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Retirement – a welcome release, or the end of a career well loved?

12 May 2020 | Avant Media

A question of timely retirement is not unique to the medical profession, but the issue of public safety can place more responsibility on doctors to make good decisions about when to retire.

For many doctors, considering retirement from a vocation that defines their identity, and accepting it, can be challenging.

Currently, there is no legal retirement age for doctors in Australia, but there is a body of research on the risks associated with older age for doctors. It is important, however, not to dismiss the qualities that age brings to the workforce; skill, experience and wisdom gained from decades of exposure to clinical medicine.

Fluid versus crystallised thinking

The evidence suggests older adults are poorer at fluid intelligence which compromises the ability to solve problems in novel situations and think flexibly, which may lead to difficulty recognising alternative solutions in a clinical case.1 In contrast, crystallised intelligence, accumulated knowledge through education and experience, does not diminish with age.1

Research by, Dr Rupert Sherwood and Dr Marie Bismark, from the University of Melbourne, on ageing surgeons found a quarter of the interview participants (13 of 48) recalled a specific case where they perceived patient safety was put at risk due to age-related changes in a surgeon’s performance.2

Based on his research and professional experience, Chanaka Wijeratne, an old age psychiatrist, who is an Adjunct Associate Professor at the University of Notre Dame, believes that between 60 and 70 should be the “amber light” for doctors to start the transition to retirement.

“Although I do not advocate a mandatory retirement age and the timing of retirement will depend on individual circumstances, retirement planning is multidimensional and should really begin when you are in mid-career. This is when you should start to consider how you will manage the transition and develop the resources to adjust to retirement,” A/Professor Wijeratne says.

Research also shows that patient outcomes may be poorer as the age of the doctor increases.  A number of factors may protect doctors from developing dementia, but unfortunately many older doctors do develop mild cognitive impairment which can compromise safe practice.3

Retiring beyond the ‘amber light’ age

Dr Carol Ashford had been practising for 52 years, when she decided to retire in July 2019 at the age of 79. Finishing her career as a GP in a busy inner-city practice in Sydney, she says, “I decided to retire as I was becoming increasingly more stressed and found it difficult dealing with insistent patients.”

Dr Ashford is not alone in practising beyond the amber light age for doctors, As at 31 March 2020 there were 1,985 registered doctors over the age of 75 and 1,222 over 80.4

Working for a large GP practice group meant the transition for Dr Ashford was relatively smooth.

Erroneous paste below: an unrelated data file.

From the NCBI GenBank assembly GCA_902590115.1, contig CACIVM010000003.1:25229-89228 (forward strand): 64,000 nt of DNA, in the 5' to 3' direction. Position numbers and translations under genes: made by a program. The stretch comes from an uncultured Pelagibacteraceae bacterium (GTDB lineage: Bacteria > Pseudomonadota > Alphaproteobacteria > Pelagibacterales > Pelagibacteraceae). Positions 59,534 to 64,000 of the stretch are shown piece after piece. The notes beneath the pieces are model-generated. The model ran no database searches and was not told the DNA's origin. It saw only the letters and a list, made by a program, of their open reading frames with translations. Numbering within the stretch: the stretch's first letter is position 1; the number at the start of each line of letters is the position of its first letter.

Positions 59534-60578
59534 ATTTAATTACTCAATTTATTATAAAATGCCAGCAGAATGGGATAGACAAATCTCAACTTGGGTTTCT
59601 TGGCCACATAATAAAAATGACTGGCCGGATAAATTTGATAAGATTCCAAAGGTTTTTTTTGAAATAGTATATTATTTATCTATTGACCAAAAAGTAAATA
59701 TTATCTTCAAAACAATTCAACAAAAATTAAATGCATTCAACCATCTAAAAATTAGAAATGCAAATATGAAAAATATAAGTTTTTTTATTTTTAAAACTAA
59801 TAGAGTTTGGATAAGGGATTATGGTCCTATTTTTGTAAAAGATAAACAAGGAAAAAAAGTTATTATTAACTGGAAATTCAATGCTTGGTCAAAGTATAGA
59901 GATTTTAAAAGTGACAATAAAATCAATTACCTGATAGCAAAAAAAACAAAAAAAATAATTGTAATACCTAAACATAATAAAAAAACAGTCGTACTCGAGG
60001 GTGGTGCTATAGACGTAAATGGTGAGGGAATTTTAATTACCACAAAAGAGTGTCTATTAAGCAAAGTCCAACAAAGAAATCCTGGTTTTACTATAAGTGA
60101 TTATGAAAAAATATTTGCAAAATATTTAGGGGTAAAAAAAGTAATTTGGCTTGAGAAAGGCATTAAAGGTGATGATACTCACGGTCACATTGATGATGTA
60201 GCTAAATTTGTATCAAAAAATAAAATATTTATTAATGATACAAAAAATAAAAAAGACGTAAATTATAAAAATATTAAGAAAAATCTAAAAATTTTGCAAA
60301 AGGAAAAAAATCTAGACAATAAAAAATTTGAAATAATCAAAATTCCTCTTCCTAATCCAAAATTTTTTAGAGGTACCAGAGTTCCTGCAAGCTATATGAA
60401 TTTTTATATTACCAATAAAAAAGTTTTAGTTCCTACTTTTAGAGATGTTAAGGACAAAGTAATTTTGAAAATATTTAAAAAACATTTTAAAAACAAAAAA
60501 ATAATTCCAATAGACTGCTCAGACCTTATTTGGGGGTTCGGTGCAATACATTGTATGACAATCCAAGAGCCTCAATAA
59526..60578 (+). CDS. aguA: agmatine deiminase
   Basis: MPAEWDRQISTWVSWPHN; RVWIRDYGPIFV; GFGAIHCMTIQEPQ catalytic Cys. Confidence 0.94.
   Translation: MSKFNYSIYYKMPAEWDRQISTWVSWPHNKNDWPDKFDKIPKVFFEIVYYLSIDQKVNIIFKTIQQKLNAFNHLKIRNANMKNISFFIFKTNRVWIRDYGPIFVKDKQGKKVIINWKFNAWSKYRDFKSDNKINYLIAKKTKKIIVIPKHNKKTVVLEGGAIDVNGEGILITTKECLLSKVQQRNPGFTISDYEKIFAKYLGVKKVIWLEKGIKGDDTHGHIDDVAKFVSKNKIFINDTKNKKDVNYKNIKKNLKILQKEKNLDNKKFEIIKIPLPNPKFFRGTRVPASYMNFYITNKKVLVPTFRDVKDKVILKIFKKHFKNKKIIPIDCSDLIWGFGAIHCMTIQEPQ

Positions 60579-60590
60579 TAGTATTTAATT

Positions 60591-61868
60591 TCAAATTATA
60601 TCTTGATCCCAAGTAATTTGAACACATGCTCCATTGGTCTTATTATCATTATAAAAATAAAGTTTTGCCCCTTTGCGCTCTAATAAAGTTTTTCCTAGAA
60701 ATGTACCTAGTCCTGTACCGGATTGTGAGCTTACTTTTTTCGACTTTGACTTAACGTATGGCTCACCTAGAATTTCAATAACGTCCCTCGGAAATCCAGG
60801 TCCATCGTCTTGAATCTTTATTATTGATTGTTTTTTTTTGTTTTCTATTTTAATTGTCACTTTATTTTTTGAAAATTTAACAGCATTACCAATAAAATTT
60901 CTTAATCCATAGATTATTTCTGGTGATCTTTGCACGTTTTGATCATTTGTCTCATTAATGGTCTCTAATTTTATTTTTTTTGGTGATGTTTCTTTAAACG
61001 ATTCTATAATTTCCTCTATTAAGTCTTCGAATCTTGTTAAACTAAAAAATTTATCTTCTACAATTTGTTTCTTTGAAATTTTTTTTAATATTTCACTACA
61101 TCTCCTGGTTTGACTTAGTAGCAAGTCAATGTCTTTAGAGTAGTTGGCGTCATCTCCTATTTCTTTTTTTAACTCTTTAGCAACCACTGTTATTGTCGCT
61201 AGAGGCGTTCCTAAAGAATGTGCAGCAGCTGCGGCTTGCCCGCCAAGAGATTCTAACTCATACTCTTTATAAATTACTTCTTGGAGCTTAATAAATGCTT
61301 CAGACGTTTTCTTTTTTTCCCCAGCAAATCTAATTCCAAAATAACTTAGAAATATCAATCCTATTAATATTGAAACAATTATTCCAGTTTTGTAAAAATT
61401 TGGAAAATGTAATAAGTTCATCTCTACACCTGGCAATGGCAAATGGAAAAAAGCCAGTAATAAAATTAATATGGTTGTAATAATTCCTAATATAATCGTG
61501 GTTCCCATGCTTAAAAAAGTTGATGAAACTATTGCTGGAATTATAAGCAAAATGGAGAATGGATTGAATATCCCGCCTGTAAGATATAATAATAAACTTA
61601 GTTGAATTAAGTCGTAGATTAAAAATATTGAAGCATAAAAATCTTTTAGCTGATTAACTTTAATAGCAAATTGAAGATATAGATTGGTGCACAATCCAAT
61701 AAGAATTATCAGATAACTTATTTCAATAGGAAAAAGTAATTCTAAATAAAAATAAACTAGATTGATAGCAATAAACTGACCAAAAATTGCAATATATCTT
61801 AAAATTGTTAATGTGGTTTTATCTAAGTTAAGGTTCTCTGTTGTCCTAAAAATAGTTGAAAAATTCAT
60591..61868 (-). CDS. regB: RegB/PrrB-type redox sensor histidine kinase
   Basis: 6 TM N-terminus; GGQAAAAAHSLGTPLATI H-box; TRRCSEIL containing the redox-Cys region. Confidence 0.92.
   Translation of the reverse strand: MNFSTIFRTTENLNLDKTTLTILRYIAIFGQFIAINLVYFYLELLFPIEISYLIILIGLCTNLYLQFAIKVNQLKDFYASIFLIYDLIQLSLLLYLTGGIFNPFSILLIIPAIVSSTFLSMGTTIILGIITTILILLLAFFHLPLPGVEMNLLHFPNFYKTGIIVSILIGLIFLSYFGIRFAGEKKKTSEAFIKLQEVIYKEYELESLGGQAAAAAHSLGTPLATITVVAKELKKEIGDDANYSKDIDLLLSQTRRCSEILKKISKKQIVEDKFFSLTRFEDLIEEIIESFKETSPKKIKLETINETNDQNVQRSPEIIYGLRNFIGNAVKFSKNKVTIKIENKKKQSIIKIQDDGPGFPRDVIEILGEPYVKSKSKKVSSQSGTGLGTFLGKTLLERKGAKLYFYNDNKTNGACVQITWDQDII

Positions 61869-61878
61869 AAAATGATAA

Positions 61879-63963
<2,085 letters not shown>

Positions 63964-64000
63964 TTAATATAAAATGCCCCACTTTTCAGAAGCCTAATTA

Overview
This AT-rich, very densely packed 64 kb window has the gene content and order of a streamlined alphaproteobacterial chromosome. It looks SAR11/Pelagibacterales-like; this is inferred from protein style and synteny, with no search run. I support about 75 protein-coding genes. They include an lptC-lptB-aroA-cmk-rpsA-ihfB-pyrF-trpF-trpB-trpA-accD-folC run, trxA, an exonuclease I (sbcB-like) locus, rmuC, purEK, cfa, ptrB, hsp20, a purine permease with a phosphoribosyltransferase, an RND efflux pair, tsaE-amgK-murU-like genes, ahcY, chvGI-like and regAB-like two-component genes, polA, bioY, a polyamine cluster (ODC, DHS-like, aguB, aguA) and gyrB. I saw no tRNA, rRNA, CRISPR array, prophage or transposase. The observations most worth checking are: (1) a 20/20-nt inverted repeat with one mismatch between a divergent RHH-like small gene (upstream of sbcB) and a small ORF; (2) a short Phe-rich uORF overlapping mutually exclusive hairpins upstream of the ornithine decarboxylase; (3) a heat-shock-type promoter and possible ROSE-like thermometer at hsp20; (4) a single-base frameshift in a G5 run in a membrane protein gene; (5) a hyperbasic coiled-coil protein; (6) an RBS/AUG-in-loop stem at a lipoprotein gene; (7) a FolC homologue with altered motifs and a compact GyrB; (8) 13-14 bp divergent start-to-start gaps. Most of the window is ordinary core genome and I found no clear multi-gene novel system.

“Once I had decided to stop work it only took two weeks to finalise everything and it was pretty straightforward,” she says.

While Dr Ashford experienced a smooth transition to retirement, many doctors are conflicted over the idea of retiring from their vocation. Their decision to retire is as much an emotional decision, as it is a practical one.

A study found older doctors perceived that personal fulfilment from work, lack of outside interests, financial pressures and poor retirement planning all contributed to delayed transitions to retirement.2

For many doctors, their profession confers a strong sense of identity, making it hard to take the step into retirement. In an interview conducted by the researchers, one surgeon commented, “For a lot of surgeons, their work is their life and they won’t stop because they can’t see what to do when they hang the scalpel up”. There is no doubt, this sentiment resonates with many doctors.2

Planning is key

The transition to retirement can be challenging for some doctors and requires a lot of planning. However, being proactive can be beneficial. Here are ten tips to help you prepare for your retirement.

  1. Obtain financial advice to help you plan for your retirement.
  2. Design a structured retirement plan which includes the date of your retirement.
  3. Inform your colleagues about your retirement plan so succession plans can be put in place.
  4. Recognise your health limitations.
  5. Ensure you have allied health/administration support in the practice.
  6. Limit your hours and patient numbers.
  7. Cut out additional work such as nursing home visits, after-hours and house calls if you are a GP.
  8. Notify patients in writing about your retirement and the date this will happen.
  9. Identify patients who will require follow up.
  10. Familiarise yourself with your legal obligations on retaining, transferring or disposing of medical records.

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Useful resources

References 

  1. EVA K. The Aging Physician. Academic Medicine. 2002;77(Supplement):S1-S6.
  2. Sherwood, R. and Bismark, M., 2019. The ageing surgeon: a qualitative study of expert opinions on assuring performance and supporting safe career transitions among older surgeons. BMJ Quality & Safety, 29(2), pp.113-121.
  3. Wijeratne C, Earl J, Peisah C, Luscombe G, Tibbertsma J. Professional and psychosocial factors affecting the intention to retire of Australian medical practitioners. Medical Journal of Australia. 2017;206(5):209-214.
  4. Medical Board of Australia - Statistics [Internet]. Medicalboard.gov.au. 2020 [cited 8 May 2020]. Available from: https://www.medicalboard.gov.au/News/Statistics.aspx

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